WASHINGTON - IRS field agents should be prohibited from auditing the bonds of issuers that are seeking refunds of arbitrage payments, Richard Chirls, a lawyer with Orrick, Herrington & Sutcliffe, said at a conference here Friday.
But Marcus Owens, one of the Internal Revenue Service officials speaking at the conference, said IRS officials in Washington are not permitted to tell IRS field agents what audits they can or cannot conduct. Agency officials may, however, be able to address the audit issue in forthcoming guidelines advising agents how to process refund claims, Owens indicated.
Owens, the director of the IRS' exempt organizations' technical division who heads up the bond enforcement program, was noncommittal about Chirls' recommendation to advise agents against expanding refund reviews into full-fledged audits, saying only that he would "take note of" it.
Owens said the IRS has 153 bond issue under audit. While a number of those involve refund claims, the bulk of them have been targeted because of concerns outlined in the bond enforcement program's action plan issued earlier this year, he said.
The exchange between Chirls and Owens took place at a meeting of the American Bar Association's exempt organization committee.
Chirls told Owens, who was speaking on a panel, that "it's not appropriate" for IRS agents to expand reviews of refund claims into audits.
The arbitrage rules permit issuers to seek refunds when they have made mathematical errors in their arbitrage calculations or when they are able to reduce their arbitrage liability by retroactively applying the final arbitrage rules that were issued last year, Chirls said.
Lawyers at Orrick Herrington and other firms have reported in recent weeks that their state and local issuer-clients are being subjected to audits when they seek refunds of arbitrage payments. The audits have a chilling effect on all issuers and prevent many from seeking refunds because no issuer wants to risk an audit by seeking a refund, Chirls and others have said.
Chirls told Owens that the IRS appears to be treating state and local bond issuers more harshly than other taxpayers, who are not routinely audited when they seek refunds.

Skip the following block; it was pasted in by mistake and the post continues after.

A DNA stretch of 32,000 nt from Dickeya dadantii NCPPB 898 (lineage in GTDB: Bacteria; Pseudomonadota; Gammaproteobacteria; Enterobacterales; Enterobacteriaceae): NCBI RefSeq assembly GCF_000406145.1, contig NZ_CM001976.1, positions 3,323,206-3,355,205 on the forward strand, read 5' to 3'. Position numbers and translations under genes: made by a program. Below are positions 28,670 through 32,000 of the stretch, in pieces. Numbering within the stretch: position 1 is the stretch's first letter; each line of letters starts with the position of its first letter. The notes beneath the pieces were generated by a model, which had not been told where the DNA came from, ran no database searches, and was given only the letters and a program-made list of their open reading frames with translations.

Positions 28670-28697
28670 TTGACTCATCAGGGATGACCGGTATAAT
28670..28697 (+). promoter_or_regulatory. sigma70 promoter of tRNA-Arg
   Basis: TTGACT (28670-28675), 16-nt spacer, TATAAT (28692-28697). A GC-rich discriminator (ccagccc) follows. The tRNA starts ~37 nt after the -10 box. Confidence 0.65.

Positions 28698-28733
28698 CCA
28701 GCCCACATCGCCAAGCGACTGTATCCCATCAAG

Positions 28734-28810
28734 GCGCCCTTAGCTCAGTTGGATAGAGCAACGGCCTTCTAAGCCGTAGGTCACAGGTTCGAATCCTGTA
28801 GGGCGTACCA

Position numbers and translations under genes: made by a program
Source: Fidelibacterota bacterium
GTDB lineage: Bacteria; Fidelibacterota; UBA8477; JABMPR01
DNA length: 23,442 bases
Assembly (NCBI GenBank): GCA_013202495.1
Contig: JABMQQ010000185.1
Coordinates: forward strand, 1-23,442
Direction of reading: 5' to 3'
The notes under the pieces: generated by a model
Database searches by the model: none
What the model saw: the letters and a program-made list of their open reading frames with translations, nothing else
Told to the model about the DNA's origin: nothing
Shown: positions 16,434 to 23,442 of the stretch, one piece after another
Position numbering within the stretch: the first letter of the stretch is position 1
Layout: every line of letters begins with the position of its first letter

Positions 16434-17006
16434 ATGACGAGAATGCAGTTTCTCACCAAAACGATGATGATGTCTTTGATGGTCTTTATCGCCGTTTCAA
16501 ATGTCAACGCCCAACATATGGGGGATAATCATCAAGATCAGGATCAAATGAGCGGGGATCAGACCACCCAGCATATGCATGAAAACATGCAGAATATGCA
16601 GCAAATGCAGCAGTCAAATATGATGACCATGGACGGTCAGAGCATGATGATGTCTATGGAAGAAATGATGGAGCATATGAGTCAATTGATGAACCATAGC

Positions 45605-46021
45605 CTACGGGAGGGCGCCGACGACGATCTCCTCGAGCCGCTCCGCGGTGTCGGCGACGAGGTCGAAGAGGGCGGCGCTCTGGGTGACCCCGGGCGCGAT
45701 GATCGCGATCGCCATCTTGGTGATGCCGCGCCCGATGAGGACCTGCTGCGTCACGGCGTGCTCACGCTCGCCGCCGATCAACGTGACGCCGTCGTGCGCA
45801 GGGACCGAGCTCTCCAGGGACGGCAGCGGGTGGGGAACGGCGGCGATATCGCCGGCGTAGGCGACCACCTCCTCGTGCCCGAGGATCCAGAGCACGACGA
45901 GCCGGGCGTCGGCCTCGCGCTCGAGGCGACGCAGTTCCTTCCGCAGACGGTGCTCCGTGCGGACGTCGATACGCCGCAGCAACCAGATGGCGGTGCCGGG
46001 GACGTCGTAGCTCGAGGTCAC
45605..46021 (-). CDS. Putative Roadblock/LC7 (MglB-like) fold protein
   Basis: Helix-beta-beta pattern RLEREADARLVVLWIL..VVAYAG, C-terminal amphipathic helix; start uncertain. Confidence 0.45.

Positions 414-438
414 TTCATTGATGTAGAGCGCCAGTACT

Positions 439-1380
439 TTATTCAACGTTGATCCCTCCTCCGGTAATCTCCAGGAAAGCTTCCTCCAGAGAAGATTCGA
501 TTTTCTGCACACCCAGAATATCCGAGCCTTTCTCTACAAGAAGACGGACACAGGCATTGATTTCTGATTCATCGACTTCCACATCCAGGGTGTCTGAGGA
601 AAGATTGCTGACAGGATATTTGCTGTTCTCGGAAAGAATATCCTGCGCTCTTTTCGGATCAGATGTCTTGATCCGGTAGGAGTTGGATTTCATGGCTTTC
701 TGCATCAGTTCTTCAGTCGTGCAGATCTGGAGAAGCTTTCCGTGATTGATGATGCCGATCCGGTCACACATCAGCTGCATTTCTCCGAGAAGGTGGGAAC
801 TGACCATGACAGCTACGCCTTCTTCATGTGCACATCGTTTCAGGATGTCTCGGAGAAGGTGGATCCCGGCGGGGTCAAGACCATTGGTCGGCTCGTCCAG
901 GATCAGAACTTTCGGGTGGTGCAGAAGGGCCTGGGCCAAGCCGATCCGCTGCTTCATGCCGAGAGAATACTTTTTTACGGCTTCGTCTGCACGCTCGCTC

"I'm wondering why municipalities would be treated worse than other taxpayers," he said.
Chirls said it is not proper for IRS field agents to decide whether state and local issuers should be audited in such cases.
But Owens said that, since the 1950s, officials in Washington have been prohibited from telling field agents what audits to conduct. The prohibition stemmed from concerns that IRS officials in Washington might try to exert political influence over such decisions, he said "That decision would be difficult, if not impossible, to change."
IRS officials in Washington can provide guidance to field agents, but the ultimate decision about whether to audit rests with them, Owens said.
He told Chirls that the IRS is also concerned about such audits and whether they are an effective use of agency resources. Owens said his office may try to address the issue in the forthcoming guidelines for field agents that will recommend how they process claims for refunds of arbitrage payments.
The guidelines would carry some weight with the field agents, Owens told a reporter later, because the agents' annual evaluations would take into account the extent to which they have been complying with the guidelines.
Owens said that the IRS also expects to issue two other sets of guidelines for field agents. One set of guidelines would govern the coordination of closing agreements, which allow municipal bond issuers to avoid a loss of tax-exempt status for bonds. In such settlement agreements, the issuer typically makes a payment to the IRS to compensate for lost arbitrage profits or taxes, and the IRS, return, agrees not to tax the bondholders.
These guidelines, Owens said, will probably be issued before the guidelines on processing refund claims.
The IRS this summer also expects to issue guidelines governing how field agents should locate bondholders when the tax-exempt status of their bonds is revoked.
The IRS would prefer to settle tax disputes through closing agreements, Owens said, but there will be cases where such agreements are inappropriate and the IRS will have to revoke the tax-exempt status of the bonds. Owens said an issuer is more likely to be given the option of a closing agreement if it is cooperative with the IRS and anxious to correct the tax law violation.